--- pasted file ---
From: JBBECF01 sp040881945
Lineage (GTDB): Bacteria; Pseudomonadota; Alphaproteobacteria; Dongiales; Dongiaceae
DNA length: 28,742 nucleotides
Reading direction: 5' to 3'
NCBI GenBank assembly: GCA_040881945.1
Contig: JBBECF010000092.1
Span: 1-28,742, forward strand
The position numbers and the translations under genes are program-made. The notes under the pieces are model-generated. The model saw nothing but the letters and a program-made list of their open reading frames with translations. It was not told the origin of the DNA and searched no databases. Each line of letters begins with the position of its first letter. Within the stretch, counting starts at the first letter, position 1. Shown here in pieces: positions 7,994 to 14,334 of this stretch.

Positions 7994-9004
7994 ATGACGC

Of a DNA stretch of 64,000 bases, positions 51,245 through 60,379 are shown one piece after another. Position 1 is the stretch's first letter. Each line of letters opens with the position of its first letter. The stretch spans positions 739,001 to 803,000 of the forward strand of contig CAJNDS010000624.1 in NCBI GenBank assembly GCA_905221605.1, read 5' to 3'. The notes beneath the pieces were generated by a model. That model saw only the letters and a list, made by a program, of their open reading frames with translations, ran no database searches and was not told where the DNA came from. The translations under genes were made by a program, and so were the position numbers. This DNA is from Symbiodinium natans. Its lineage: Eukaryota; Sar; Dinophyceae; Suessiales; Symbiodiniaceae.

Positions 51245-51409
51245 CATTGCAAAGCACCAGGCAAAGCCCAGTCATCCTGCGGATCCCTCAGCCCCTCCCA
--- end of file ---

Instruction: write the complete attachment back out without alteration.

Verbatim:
From: JBBECF01 sp040881945
Lineage (GTDB): Bacteria; Pseudomonadota; Alphaproteobacteria; Dongiales; Dongiaceae
DNA length: 28,742 nucleotides
Reading direction: 5' to 3'
NCBI GenBank assembly: GCA_040881945.1
Contig: JBBECF010000092.1
Span: 1-28,742, forward strand
The position numbers and the translations under genes are program-made. The notes under the pieces are model-generated. The model saw nothing but the letters and a program-made list of their open reading frames with translations. It was not told the origin of the DNA and searched no databases. Each line of letters begins with the position of its first letter. Within the stretch, counting starts at the first letter, position 1. Shown here in pieces: positions 7,994 to 14,334 of this stretch.

Positions 7994-9004
7994 ATGACGC

Of a DNA stretch of 64,000 bases, positions 51,245 through 60,379 are shown one piece after another. Position 1 is the stretch's first letter. Each line of letters opens with the position of its first letter. The stretch spans positions 739,001 to 803,000 of the forward strand of contig CAJNDS010000624.1 in NCBI GenBank assembly GCA_905221605.1, read 5' to 3'. The notes beneath the pieces were generated by a model. That model saw only the letters and a list, made by a program, of their open reading frames with translations, ran no database searches and was not told where the DNA came from. The translations under genes were made by a program, and so were the position numbers. This DNA is from Symbiodinium natans. Its lineage: Eukaryota; Sar; Dinophyceae; Suessiales; Symbiodiniaceae.

Positions 51245-51409
51245 CATTGCAAAGCACCAGGCAAAGCCCAGTCATCCTGCGGATCCCTCAGCCCCTCCCA